The German-American automaker agreed to the voluntary recall on Sept. 8, 2000, after 19 fires had been reported to the National Highway Traffic Safety Administration.
The recall has not taken place, and in the interim, six more engine fires have been reported and another 56 consumers have complained of fuel leaks in 1996-2000 model Chrysler, Dodge and Plymouth minivans, according to government documents obtained by The Detroit News.
Several minivan owners have been told by DaimlerChrysler dealers that no recall exists. Others were told incorrectly that their vehicles are not included in the planned safety action, the News reported Sunday.
The owner of a 1996 Chrysler Town & Country told NHTSA on Oct. 9 that he had to pay $542 to replace equipment covered by the recall.
DaimlerChrysler says it will start the recall in late January.
A company spokesman blamed the extensive delay on limited production capacity of replacement parts, and a time-consuming effort to come up with an alternative solution.
"The timeline has extended much longer than we wanted," DaimlerChrysler spokesman Mike Rosenau told the newspaper. "There absolutely is a sense of urgency to get this done."
About 500 automotive recalls are initiated each year.
"This is an exception, an anomaly and not what we like to see," said NHTSA spokesman Tim Hurd. "But DaimlerChrysler is the one responsible to come up with the solution."
DaimlerChrysler told NHTSA that the rate of fuel leak complaints is four in 100,000 vehicles. When fuel leaks in a minivan's engine compartment, the results often are catastrophic.
Of the 25 engine fires reported to NHTSA, at least 10 of the minivans were engulfed in flames and every vehicle sustained extensive damage. Seven injuries are cited in NHTSA documents.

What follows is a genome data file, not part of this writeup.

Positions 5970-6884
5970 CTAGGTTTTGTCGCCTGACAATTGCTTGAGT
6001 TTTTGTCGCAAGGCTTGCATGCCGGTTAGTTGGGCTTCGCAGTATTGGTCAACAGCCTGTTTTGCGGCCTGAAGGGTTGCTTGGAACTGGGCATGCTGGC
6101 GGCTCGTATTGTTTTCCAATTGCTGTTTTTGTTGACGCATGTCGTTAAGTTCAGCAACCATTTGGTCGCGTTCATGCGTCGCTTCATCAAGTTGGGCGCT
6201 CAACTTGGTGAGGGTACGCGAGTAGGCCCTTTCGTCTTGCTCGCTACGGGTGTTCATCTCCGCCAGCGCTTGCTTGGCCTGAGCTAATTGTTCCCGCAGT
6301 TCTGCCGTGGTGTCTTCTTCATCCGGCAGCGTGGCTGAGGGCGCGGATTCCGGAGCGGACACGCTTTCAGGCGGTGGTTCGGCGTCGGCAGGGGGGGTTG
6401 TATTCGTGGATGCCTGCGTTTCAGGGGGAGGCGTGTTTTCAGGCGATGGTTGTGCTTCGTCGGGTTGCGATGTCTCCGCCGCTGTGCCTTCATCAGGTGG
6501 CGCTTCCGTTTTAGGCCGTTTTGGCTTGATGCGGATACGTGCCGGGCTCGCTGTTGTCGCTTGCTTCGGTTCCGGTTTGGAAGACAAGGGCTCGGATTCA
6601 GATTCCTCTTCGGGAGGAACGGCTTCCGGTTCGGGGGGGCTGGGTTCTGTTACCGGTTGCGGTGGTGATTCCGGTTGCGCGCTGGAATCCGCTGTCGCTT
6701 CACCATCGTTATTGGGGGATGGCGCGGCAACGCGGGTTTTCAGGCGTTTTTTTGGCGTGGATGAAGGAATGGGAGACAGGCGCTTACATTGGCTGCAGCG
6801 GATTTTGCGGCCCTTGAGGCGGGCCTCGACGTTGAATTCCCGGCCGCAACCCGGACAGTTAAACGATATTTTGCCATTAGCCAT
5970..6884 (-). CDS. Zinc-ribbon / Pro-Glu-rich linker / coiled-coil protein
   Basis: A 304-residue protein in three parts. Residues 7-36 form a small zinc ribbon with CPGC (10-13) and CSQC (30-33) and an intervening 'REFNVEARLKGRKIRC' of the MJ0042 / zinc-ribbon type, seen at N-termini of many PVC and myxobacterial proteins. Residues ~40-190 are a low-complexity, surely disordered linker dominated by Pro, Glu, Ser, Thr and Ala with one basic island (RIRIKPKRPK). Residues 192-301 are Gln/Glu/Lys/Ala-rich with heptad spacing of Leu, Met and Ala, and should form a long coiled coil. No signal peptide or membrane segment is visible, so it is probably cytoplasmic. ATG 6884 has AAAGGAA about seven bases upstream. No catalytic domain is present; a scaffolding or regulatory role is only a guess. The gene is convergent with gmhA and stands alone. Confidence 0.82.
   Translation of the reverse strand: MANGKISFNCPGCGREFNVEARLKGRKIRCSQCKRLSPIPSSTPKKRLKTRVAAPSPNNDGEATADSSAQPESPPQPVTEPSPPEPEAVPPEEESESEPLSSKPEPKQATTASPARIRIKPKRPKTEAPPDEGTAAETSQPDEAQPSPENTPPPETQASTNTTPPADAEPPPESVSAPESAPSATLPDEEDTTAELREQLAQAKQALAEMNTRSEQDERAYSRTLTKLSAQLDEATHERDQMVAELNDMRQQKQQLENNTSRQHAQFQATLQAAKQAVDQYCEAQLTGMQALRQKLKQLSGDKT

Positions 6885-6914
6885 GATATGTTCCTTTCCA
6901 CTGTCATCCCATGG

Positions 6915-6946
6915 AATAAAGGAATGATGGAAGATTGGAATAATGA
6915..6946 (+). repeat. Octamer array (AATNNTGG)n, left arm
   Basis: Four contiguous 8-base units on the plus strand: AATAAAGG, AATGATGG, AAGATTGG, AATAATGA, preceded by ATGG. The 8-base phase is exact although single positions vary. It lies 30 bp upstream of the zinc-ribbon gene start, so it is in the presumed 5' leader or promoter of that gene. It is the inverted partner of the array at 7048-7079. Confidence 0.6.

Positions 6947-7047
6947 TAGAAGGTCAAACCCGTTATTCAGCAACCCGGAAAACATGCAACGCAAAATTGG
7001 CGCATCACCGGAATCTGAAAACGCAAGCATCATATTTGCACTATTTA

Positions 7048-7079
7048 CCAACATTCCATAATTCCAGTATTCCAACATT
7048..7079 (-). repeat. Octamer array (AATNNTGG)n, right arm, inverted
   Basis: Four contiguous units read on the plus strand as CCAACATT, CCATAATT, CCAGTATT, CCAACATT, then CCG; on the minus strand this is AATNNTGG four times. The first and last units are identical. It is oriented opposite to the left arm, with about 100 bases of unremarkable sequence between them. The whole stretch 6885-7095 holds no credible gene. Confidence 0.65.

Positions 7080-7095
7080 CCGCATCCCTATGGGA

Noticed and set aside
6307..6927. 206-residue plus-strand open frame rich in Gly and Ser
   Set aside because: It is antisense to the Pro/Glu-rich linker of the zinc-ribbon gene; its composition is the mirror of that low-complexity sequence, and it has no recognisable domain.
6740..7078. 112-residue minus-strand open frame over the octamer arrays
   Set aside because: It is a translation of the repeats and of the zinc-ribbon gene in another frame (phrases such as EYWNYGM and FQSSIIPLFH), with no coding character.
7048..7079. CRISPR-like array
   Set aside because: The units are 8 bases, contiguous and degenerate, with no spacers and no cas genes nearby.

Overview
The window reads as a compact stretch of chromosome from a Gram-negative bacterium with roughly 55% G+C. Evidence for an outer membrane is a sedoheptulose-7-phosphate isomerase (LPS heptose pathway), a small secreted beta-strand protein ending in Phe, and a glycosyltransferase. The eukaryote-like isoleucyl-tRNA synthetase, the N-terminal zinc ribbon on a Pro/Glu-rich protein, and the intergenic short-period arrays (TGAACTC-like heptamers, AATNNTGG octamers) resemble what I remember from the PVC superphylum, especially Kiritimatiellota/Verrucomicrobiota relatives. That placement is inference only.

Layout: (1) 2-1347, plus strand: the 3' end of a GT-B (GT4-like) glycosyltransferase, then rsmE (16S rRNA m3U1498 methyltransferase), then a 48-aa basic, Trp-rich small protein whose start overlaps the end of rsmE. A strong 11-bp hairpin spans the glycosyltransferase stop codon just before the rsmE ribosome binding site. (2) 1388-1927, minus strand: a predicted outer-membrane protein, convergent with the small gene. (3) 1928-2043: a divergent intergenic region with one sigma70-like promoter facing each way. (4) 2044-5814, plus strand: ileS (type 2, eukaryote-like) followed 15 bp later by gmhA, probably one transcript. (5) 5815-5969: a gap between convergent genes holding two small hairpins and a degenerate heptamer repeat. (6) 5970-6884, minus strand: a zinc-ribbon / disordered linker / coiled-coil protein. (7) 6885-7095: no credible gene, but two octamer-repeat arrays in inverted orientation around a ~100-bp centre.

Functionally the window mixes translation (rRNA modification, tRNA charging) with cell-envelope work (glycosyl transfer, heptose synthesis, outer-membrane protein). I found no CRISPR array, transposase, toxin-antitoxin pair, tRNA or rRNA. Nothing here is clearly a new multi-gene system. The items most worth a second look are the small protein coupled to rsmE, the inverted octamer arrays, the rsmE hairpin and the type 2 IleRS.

"I count my blessings every day," said Peter Kidd, whose Dodge Caravan caught fire as he drove down a busy New York street on Oct. 27, 1999. "I could hardly open the door because the flames were so high. I jumped out of the van to save my life."
Three people have died in fires in minivans that were part of the recall population. On Jan. 25, 1999, 76-year-old Elinor Ovens died in a fire in a brand-new, $33,000 Town & Country minivan in rural Georgia.
Seven months later, Richard and Anne Caddock were killed when their Town & Country erupted in flames after a traffic collision in Roseburg, Ore.
Neither NHTSA nor DaimlerChrysler attribute those fires specifically to fuel-rail leaks. But relatives of the victims are convinced that fuel-system defects contributed to the sudden fires.
Relatives of Ovens have filed a wrongful-death lawsuit against DaimlerChrysler in U.S. District Court in Atlanta.
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